Her Father’s Daughter
Alice Eisner was born on October 21, 1953, and according to her mother Ann, “Alice was very much her father’s daughter. She had his temperament and compassion. Whenever she heard on TV that someone was starving, [I] had to send something” (Andelman 2005, 130). Despite Ann’s role as the disciplinarian, Will could not resist Alice’s charm. In one instance, Ann recalled an incident where she, “told Alice she didn’t need a new pair of boots, [and] Alice did what any determined teenage girl would do: she asked her father to take her shopping” (130).
When Alice was born, she entered the family as the little sister to big brother John. And even though the two children were only a year and a half apart in age, they’re personalities were as different as day from night. John was “popular, athletic, and brilliant” (130) and Alice was not. But whatever she may have lacked in popularity or athleticism, she certainly made up for it with her charm, compassion, and quick wit. For example, the family remembered one instance where:
“John, Alice, and Will watched a Saturday morning cartoon together.
“Daddy,” John said, “why aren’t you famous like (so-and-so)?”
Before he could answer, Alice spoke up, “Well,” she said, “he’s famous enough.” (130)
A Family Tree is Cut Down
In 1944, Eisner was drafted into the U.S. Army. Armed with his artistic skills and keen business sense, he “creat[ed] and manag[ed] a military-sponsored collection of comics about machinery upkeep and repair: PS Magazine” (Clark 2014, 13). This position meant a lot of travel for Will Eisner all around the world.
While Will might have been physically absent from the family’s home in New York, they were always on his mind. When he wasn’t working, he would write and draw letters individually to each of the family members.(Andelman 2005, 129).
On one of these occasions, Will was “stopping in Hawaii on the way back from Seoul” (129), he wrote the following letter to Alice who was concerned about the family’s willow tree being chopped down in the backyard:
You wrote a very, very fine letter… I’m sure the willow tree will grow back as it did once before when you were very little. I miss you and mommy and Johnny.
Your daddy-o” (Andelman 2005, 129)
Sometime after this letter home about the willow tree was sent, Will returned home to be with his wife and children. But things would begin changing in the last of the 1960’s when Alice began to act differently than she had when she was younger. It was during that period where Will and Ann remembered one night when Alice came to their bedroom asking, “Can I get into bed with you and Mom? My bones hurt” (131).
Something wasn’t right and Alice’s health did not improve. The family grew concerned there was something much more serious going on than just the seasonal cold or flu. That’s when Ann decided to take Alice to the doctor and have her daughter undergo a series of tests to figure out the cause of Alice’s declining health. Unfortunately, when the results came back, “The diagnosis was leukemia” (131).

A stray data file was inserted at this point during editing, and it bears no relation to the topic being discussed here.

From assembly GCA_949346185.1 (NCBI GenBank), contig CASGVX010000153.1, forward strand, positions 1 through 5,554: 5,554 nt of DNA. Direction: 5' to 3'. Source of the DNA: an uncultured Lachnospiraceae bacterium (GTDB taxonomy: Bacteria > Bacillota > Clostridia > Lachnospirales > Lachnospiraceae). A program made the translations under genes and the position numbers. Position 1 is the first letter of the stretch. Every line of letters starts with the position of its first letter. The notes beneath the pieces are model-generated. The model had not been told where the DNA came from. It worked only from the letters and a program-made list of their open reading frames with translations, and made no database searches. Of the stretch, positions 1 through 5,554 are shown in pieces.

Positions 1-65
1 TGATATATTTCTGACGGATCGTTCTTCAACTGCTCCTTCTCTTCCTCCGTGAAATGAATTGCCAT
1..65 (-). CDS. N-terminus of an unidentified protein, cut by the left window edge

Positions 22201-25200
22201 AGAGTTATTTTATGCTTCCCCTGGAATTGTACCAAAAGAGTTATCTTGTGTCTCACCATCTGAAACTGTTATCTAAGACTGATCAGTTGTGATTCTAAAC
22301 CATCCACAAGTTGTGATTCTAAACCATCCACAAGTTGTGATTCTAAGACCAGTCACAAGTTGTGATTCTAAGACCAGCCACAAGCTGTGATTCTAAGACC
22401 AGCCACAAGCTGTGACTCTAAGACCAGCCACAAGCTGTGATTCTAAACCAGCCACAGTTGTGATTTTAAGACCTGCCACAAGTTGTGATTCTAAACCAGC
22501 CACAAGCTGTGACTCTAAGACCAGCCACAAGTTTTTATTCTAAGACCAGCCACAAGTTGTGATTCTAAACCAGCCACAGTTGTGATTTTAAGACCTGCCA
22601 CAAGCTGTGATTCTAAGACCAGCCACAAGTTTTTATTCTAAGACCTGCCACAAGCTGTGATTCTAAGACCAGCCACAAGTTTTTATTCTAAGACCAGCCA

Childhood Leukemia in 1960
A leukemia diagnosis today in the United States is not the same as it was in the mid-twentieth century. In a study that examined children under the age of 15 with leukemia, from 2006-2012, the five-year survival rate was 92.3%. But in 1960, the five-year survival rate was just 14% (The Leukemia & Lymphoma Society, 2015).
Malcolm Gladwell wrote about what a leukemia diagnosis meant to families in the 1950s and 60’s in his book, David and Goliath. He explained:
“Childhood leukemia was then one of the most terrifying of all cancers. It struck without warning. A child as young as one or two would come down with a fever. The fever would persist. Then came a violent headache that would not let up, followed by infections, one after another, as the child’s body lost its ability to defend itself. Then came the bleeding” (98).
When children with leukemia begin bleeding, it signaled the later stages of leukemia. Gladwell provided details on the horrible cycle children would experience in his book as well. He wrote: “The children would bleed internally, into their livers and spleens, putting them in extraordinary pain. They would turn over in their beds and get terrible bruises. Even a nosebleed was a potentially fatal event. You’d squeeze the child’s nose and put ice on it. That wouldn’t work. You’d pack gauze into the child’s nostrils. That wouldn’t work. You’d call in an ear, nose, and throat specialist who would go in through the mouth and pack the nasal passage from behind with gauze—which then had to be pulled forward into the nose. The idea was to apply pressure on the blood vessels from inside the nasal cavity. You can imagine how painful that was for the child. Plus, it rarely worked, so you’d take out the gauze—and the bleeding would start all over again…When they came to the hospital, ninety percent of the kids would be dead in six weeks” (98).